National Geographic

Think Your Commute Is Bad? Don't Tell That To A Sperm Whale

Try traveling more than a million miles in your lifetime like a sperm whale does. (That's like swimming round-trip between New York City and L.A. 150 times.) Did you know that the monarch butterfly's annual journey across North America can take four generations to complete? Or that golden jellyfish of Palau race toward the sun every day?

I just learned that from a news release. But apparently Alec Baldwin is going to tell you about these things, and more, in an upcoming special on the National Geographic Channel, airing tomorrow. According to the release: "The National Geographic Great Migrations team spent two and a half years in the field, traveling 420,000 miles across 20 countries and all seven continents to bring this ambitious production to television."

To accompany the seven-part series, Geographic also published a book titled, "Great Migrations: Epic Animal Journeys." They shared a few pictures of pilgrimages with us, but you can see more on their site.

  • There is a dwindling, rogue band of pronghorn. An estimated 200 of them are left to make the biannual trek across northwestern Wyoming — the longest land migration made by any New World animal outside the Arctic.
    Hide caption
    There is a dwindling, rogue band of pronghorn. An estimated 200 of them are left to make the biannual trek across northwestern Wyoming — the longest land migration made by any New World animal outside the Arctic.
    Joe Riis/National Geographic
  • The whale shark, largest of all fish, feeds on some of the sea's smallest organisms. With their enormous mouths open, they suck in and strain out plankton and zooplankton. Whale sharks migrate to the Belize Barrier Reef to feast on snapper eggs.
    Hide caption
    The whale shark, largest of all fish, feeds on some of the sea's smallest organisms. With their enormous mouths open, they suck in and strain out plankton and zooplankton. Whale sharks migrate to the Belize Barrier Reef to feast on snapper eggs.
    Colin Parker/National Geographic
  • Golden jellyfish of Palau follow the sun in a daily migration that feeds their passengers and ensures their own survival.
    Hide caption
    Golden jellyfish of Palau follow the sun in a daily migration that feeds their passengers and ensures their own survival.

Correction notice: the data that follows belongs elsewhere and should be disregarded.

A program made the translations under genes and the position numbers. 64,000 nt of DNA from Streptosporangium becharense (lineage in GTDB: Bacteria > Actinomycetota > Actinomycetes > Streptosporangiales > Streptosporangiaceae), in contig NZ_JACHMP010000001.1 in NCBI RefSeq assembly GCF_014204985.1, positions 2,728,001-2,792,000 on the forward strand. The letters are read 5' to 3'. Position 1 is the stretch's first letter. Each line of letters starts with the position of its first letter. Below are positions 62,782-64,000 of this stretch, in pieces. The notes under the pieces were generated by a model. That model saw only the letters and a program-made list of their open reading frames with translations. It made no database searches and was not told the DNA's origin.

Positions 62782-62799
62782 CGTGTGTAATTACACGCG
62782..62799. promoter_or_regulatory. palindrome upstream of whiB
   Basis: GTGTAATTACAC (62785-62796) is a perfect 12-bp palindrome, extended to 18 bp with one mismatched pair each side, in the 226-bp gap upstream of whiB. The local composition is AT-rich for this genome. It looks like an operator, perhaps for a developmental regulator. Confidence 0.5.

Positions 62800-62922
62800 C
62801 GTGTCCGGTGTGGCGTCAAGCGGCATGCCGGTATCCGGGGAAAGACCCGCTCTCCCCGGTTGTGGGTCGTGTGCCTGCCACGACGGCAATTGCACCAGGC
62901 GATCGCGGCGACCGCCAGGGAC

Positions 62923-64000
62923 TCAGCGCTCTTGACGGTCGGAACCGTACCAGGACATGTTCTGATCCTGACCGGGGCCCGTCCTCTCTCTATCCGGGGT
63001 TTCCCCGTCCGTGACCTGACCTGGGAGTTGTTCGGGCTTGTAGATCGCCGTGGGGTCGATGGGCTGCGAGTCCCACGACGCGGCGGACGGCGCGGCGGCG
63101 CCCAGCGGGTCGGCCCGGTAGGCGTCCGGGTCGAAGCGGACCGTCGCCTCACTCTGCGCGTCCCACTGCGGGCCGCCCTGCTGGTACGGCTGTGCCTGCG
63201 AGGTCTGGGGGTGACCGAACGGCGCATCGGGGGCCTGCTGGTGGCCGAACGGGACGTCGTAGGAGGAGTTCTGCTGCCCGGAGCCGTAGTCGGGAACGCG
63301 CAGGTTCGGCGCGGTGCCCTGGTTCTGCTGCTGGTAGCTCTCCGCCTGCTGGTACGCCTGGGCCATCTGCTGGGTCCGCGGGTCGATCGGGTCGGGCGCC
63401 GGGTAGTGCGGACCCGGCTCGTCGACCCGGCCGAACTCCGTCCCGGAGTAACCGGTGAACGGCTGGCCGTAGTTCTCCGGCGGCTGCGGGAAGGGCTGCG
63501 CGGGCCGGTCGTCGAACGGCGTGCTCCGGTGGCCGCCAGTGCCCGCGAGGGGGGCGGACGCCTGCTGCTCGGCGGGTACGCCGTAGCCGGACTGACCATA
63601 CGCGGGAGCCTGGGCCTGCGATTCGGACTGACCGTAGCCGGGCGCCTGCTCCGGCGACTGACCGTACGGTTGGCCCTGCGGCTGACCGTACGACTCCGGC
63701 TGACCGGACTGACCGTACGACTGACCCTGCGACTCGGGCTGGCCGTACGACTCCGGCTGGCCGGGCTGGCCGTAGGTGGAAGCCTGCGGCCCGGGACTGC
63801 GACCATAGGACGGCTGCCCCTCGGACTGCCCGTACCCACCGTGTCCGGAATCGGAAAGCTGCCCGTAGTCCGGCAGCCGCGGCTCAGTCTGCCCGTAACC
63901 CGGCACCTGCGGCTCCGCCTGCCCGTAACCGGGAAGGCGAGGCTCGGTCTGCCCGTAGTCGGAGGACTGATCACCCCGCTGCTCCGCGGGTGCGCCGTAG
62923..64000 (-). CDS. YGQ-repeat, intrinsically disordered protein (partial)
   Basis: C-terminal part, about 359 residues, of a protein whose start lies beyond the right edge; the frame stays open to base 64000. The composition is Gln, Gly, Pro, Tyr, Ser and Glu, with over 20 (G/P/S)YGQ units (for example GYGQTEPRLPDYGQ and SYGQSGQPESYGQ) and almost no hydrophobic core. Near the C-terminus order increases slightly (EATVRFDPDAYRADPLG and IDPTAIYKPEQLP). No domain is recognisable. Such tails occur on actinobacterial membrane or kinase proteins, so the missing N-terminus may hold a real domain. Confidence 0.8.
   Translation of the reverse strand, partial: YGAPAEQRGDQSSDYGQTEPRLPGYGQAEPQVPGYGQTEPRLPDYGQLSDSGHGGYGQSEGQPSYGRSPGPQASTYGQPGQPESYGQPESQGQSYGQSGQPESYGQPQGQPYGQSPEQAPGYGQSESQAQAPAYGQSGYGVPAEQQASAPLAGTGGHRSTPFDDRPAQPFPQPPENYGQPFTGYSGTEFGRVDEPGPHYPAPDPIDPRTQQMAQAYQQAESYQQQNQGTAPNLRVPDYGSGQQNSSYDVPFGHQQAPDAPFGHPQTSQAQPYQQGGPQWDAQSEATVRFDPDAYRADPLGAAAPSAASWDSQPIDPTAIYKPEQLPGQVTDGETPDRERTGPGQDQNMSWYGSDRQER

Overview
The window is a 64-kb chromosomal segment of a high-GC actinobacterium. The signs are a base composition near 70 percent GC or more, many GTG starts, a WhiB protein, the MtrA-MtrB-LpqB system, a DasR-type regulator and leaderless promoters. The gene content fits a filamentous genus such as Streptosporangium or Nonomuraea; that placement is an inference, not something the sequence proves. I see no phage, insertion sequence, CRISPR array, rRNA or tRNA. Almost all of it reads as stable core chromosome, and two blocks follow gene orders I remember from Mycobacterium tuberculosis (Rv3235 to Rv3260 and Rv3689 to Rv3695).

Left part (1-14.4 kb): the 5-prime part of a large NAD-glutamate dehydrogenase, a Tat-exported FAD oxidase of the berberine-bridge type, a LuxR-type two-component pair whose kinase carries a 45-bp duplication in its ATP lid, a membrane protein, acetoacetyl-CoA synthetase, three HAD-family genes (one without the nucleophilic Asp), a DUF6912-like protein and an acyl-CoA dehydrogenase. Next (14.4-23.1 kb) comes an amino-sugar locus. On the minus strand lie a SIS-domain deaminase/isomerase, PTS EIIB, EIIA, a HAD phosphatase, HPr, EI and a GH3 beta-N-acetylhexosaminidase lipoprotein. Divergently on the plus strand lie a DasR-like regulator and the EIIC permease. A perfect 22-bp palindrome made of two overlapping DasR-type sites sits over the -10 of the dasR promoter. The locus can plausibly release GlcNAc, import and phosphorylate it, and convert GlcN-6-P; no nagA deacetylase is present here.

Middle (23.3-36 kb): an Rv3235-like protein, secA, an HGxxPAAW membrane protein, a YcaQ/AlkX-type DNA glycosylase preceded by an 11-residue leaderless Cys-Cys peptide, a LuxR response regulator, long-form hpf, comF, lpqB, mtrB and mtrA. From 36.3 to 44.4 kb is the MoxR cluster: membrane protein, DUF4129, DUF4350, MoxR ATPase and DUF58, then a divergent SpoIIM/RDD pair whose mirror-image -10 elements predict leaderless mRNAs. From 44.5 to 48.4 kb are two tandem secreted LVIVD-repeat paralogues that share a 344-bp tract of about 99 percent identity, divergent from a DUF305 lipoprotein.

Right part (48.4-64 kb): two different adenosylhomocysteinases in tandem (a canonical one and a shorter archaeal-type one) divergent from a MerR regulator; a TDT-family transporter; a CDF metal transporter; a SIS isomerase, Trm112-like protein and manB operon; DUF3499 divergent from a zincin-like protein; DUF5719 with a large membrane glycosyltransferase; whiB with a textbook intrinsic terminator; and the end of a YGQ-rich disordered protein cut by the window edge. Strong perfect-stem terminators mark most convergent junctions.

'Great Migrations: Epic Animal Journeys'/National Geographic
  • Monarch butterflies clump by the millions on oyamel trees in Mexican forests. Before migrating, they drop from the trees and begin a giant mating spree.
    Hide caption
    Monarch butterflies clump by the millions on oyamel trees in Mexican forests. Before migrating, they drop from the trees and begin a giant mating spree.
    Stephanie Atlas/National Geographic
  • Ant colonies of 500,000 to two million individuals operate as if they are the cells of a single organism. The workers' duties include carrying the colony's pre-adult pupae while migrating unfathomable distances.
    Hide caption
    Ant colonies of 500,000 to two million individuals operate as if they are the cells of a single organism. The workers' duties include carrying the colony's pre-adult pupae while migrating unfathomable distances.
    Mark Moffett/Minden Pictures/National Geographic
  • A wildebeest herd stampedes across the dusty plains of Maasai Mara National Reserve in Kenya.
    Hide caption
    A wildebeest herd stampedes across the dusty plains of Maasai Mara National Reserve in Kenya.
    'Great Migrations: Epic Animal Journeys'/National Geographic
  • The instinct to breed drives salmon back to their birthplace, guided by their sense of smell. When they hit obstacles — like rapids and waterfalls — their determined biological drive keeps them going.
    Hide caption
    The instinct to breed drives salmon back to their birthplace, guided by their sense of smell. When they hit obstacles — like rapids and waterfalls — their determined biological drive keeps them going.
    Paul Nicklen/National Geographic
  • After wintering as far from the Falklands as South Africa, black-browed albatrosses form a colony and breeding birds groom each other's neck feathers.
    Hide caption
    After wintering as far from the Falklands as South Africa, black-browed albatrosses form a colony and breeding birds groom each other's neck feathers.
    Frans Lanting/National Geographic
  • A zebra calf stays close to its mother for months, recognizing her by voice, smell and pattern of stripes.
    Hide caption
    A zebra calf stays close to its mother for months, recognizing her by voice, smell and pattern of stripes.
    Marc Moritsch/National Geographic
  • To the walrus, ice is life. The oxygen-breathing marine mammals rely on ice as a place to rest, to give birth, to nurse and to migrate. As ice disappears, their annual migration has becoming a race against time and distance, depth and disaster.
    Hide caption
    To the walrus, ice is life. The oxygen-breathing marine mammals rely on ice as a place to rest, to give birth, to nurse and to migrate. As ice disappears, their annual migration has becoming a race against time and distance, depth and disaster.
    Paul Nicklen/National Geographic

1 of 10

View slideshow i

Comments

 

Please keep your community civil. All comments must follow the NPR.org Community rules and Terms of Use. NPR reserves the right to use the comments we receive, in whole or in part, and to use the commenter's name and location, in any medium. See also the Terms of Use, Privacy Policy and Community FAQ.